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Allocating Memory Ted Baker  Andy Wang CIS 4930 / COP 5641.

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Presentation on theme: "Allocating Memory Ted Baker  Andy Wang CIS 4930 / COP 5641."— Presentation transcript:

1 Allocating Memory Ted Baker  Andy Wang CIS 4930 / COP 5641

2 Topics kmalloc and friends get_free_page and “friends” vmalloc and “friends” Memory usage pitfalls

3 Linux Memory Manager (1) Page allocator maintains individual pages Page allocator

4 Linux Memory Manager (2) Zone allocator allocates memory in power-of- two sizes Page allocator Zone allocator

5 Linux Memory Manager (3) Slab allocator groups allocations by sizes to reduce internal memory fragmentation Page allocator Zone allocator Slab allocator

6 kmalloc Does not clear the memory Allocates consecutive virtual/physical memory pages Offset by PAGE_OFFSET No changes to page tables Tries its best to fulfill allocation requests Large memory allocations can degrade the system performance significantly

7 The Flags Argument kmalloc prototype #include void *kmalloc(size_t size, int flags); GFP_KERNEL is the most commonly used flag Eventually calls __get_free_pages The origin of the GFP prefix Can put the current process to sleep while waiting for a page in low-memory situations Cannot be used in atomic context

8 The Flags Argument To obtain more memory Flush dirty buffers to disk Swapping out memory from user processes GFP_ATOMIC is called in atomic context Interrupt handlers, tasklets, and kernel timers Does not sleep If the memory is used up, the allocation fails No flushing and swapping

9 The Flags Argument Other flags are available Defined in GFP_USER allocates user pages; it may sleep GFP_HIGHUSER allocates high memory user pages GFP_NOIO disallows I/Os GFP_NOFS does not allow making FS calls Used in file system and virtual memory code Disallow kmalloc to make recursive calls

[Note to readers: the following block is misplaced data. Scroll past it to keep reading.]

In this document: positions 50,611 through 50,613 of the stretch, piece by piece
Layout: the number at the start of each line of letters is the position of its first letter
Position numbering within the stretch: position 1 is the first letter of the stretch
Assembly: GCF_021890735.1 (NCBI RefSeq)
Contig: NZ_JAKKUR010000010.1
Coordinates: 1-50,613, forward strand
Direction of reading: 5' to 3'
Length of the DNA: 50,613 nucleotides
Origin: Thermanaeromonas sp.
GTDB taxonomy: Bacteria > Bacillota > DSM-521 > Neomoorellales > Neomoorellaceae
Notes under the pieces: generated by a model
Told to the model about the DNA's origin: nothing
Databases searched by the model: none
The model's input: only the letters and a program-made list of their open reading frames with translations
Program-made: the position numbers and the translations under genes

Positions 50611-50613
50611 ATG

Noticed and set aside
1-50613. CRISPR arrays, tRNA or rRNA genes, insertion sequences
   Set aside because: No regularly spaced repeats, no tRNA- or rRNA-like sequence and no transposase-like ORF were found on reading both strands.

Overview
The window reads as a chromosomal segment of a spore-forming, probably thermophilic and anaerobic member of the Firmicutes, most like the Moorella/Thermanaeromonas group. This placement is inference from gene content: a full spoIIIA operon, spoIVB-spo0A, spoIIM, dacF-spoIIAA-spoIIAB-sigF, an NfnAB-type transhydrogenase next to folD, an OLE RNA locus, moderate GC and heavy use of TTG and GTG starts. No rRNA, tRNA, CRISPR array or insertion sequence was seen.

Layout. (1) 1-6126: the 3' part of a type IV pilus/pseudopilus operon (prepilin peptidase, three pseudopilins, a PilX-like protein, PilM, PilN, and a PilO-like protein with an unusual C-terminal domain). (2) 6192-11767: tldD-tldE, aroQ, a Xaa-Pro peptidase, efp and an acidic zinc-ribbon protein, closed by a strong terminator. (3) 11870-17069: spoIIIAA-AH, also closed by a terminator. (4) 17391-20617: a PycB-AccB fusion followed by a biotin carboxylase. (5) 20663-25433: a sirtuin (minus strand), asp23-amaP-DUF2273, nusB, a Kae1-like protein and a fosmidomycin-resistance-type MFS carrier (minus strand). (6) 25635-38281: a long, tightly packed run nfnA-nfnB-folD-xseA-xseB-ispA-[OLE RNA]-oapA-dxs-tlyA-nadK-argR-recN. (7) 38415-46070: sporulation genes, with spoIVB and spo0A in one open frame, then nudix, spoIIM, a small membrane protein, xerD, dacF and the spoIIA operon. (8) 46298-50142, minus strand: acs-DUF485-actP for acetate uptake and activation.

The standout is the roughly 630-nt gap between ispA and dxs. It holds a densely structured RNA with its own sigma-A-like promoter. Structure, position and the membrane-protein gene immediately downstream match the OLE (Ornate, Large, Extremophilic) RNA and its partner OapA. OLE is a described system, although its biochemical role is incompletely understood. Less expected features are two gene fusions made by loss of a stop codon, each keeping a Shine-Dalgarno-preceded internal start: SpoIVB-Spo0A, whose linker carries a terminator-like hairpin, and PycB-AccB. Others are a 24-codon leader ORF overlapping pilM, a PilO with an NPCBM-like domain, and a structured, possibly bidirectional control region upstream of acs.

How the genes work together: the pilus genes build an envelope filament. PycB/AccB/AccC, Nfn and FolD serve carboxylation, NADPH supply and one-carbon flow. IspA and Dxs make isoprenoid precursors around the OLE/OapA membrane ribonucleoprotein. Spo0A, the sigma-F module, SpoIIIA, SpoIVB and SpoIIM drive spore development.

10 Priority Flags Used in combination with GFP flags (via ORs) __GFP_DMA requests allocation to happen in the DMA-capable memory zone __ GFP_HIGHMEM indicates that the allocation may be allocated in high memory __ GFP_COLD requests for a page not used for some time (to avoid DMA contention) __ GFP_NOWARN disables printk warnings when an allocation cannot be satisfied

11 Priority Flags __ GFP_HIGH marks a high priority request Not for kmalloc __ GFP_REPEAT Try harder __ GFP_NOFAIL Failure is not an option (strongly discouraged) __ GFP_NORETRY Give up immediately if the requested memory is not available

12 Memory Zones DMA-capable memory Platform dependent First 16MB of RAM on the x86 for ISA devices PCI devices have no such limit Normal memory High memory Platform dependent > 32-bit addressable range

13 Memory Zones If __GFP_DMA is specified Allocation will only search for the DMA zone If nothing is specified Allocation will search both normal and DMA zones If __ GFP_HIGHMEM is specified Allocation will search all three zones

14 The Size Argument Kernel manages physical memory in pages Needs special management to allocate small memory chunks Linux creates pools of memory objects in predefined fixed sizes (32-byte, 64-byte, 128- byte memory objects) Smallest allocation unit for kmalloc is 32 or 64 bytes Largest portable allocation unit is 128KB

15 Lookaside Caches (Slab Allocator) Nothing to do with TLB or hardware caching Useful for USB and SCSI drivers Improved performance To create a cache for a tailored size #include kmem_cache_t * kmem_cache_create(const char *name, size_t size, size_t offset, unsigned long flags, void (*constructor) (void *, kmem_cache_t *, unsigned long flags));

16 Lookaside Caches (Slab Allocator) name : memory cache identifier Allocated string without blanks size : allocation unit offset : starting offset in a page to align memory Most likely 0

17 Lookaside Caches (Slab Allocator) flags : control how the allocation is done SLAB_HWCACHE_ALIGN Requires each data object to be aligned to a cache line Good option for frequently accessed objects on SMP machines Potential fragmentation problems SLAB_CACHE_DMA Requires each object to be allocated in the DMA zone See linux/slab.h for other flags

18 Lookaside Caches (Slab Allocator) constructor : initialize newly allocated objects Constructor may not sleep due to atomic context